Notice anything familiar in Czech photographer Pavel Maria Smejkal's empty images? Upon first glance, the rolling plains and vacant streets that occupy the frames might seem like a collection of random landscapes, but give it a few seconds and you might begin to recognize the iconic settings.
Smejkal has taken a series of historic portraits, from the famous Iwo Jima snapshot by Joe Rosenthal to the unforgettable Tiananmen Square tank scene captured by Jeff Widener, and digitally removed the human subjects that once stood prominently in sight. The result is a work of careful photo manipulation, turning iconic works of photography into ghostly illustrations.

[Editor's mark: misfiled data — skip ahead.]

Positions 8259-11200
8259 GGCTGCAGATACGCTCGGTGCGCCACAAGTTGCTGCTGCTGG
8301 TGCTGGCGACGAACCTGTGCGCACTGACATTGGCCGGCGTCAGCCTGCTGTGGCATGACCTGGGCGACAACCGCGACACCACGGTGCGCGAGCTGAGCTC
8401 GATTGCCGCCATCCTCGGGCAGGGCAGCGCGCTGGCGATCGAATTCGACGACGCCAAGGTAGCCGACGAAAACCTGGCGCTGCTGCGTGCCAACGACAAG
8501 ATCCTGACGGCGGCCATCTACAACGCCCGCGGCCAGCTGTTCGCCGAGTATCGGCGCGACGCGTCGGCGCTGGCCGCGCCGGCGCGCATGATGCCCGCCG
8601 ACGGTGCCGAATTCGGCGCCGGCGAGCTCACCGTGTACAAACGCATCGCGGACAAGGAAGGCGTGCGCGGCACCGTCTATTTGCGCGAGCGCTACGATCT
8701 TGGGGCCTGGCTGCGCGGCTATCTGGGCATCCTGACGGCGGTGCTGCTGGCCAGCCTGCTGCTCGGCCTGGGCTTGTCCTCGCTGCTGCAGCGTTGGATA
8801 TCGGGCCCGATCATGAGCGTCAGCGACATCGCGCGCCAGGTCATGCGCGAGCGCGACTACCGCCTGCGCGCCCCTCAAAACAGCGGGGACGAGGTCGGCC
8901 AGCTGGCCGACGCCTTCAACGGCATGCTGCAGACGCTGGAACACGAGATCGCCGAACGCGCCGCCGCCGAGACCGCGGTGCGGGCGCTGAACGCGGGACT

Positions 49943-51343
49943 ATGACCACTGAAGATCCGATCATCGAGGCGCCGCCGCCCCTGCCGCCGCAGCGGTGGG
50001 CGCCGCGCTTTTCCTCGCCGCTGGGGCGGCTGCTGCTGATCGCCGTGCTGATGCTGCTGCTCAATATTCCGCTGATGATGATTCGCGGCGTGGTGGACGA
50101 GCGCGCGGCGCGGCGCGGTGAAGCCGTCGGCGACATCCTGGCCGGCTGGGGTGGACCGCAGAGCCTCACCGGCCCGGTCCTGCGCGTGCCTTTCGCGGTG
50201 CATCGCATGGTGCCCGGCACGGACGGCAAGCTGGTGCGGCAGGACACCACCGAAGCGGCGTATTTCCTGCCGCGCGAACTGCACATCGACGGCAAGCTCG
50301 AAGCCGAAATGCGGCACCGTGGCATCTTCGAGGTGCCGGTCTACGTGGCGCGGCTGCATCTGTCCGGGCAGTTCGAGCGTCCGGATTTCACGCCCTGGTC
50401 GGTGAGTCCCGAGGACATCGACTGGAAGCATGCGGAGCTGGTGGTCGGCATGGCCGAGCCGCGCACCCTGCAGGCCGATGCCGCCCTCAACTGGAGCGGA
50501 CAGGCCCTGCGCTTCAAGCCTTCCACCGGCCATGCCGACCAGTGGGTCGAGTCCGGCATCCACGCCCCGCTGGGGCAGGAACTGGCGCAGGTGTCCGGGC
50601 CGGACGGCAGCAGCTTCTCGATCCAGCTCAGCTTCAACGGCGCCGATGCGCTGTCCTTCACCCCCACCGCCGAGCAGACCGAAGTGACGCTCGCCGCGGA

“I remove the central motifs from historical documentary photographs,” Smejkal explained in an interview with The New York Times. “I use images that have become our cultural heritage, that constitute memory of nations, serve as symbols or tools of propaganda and exemplify a specific approach to photography.”
Though the main aspects of these images have been deleted, the remaining backgrounds manage to eventually evoke the same emotions -- reactions that have over the years become embedded in the cultural zeitgeist. Of course, Smejkal isn't the first photoshop enthusiast to conquer this idea. Belgium-born artist Mishka Henner is another artist who targeted Robert Frank's memorable photos of American society.
Scroll down for more of Smejkal's reinterpretations of famous photographs and let us know your thoughts on the project in the comments.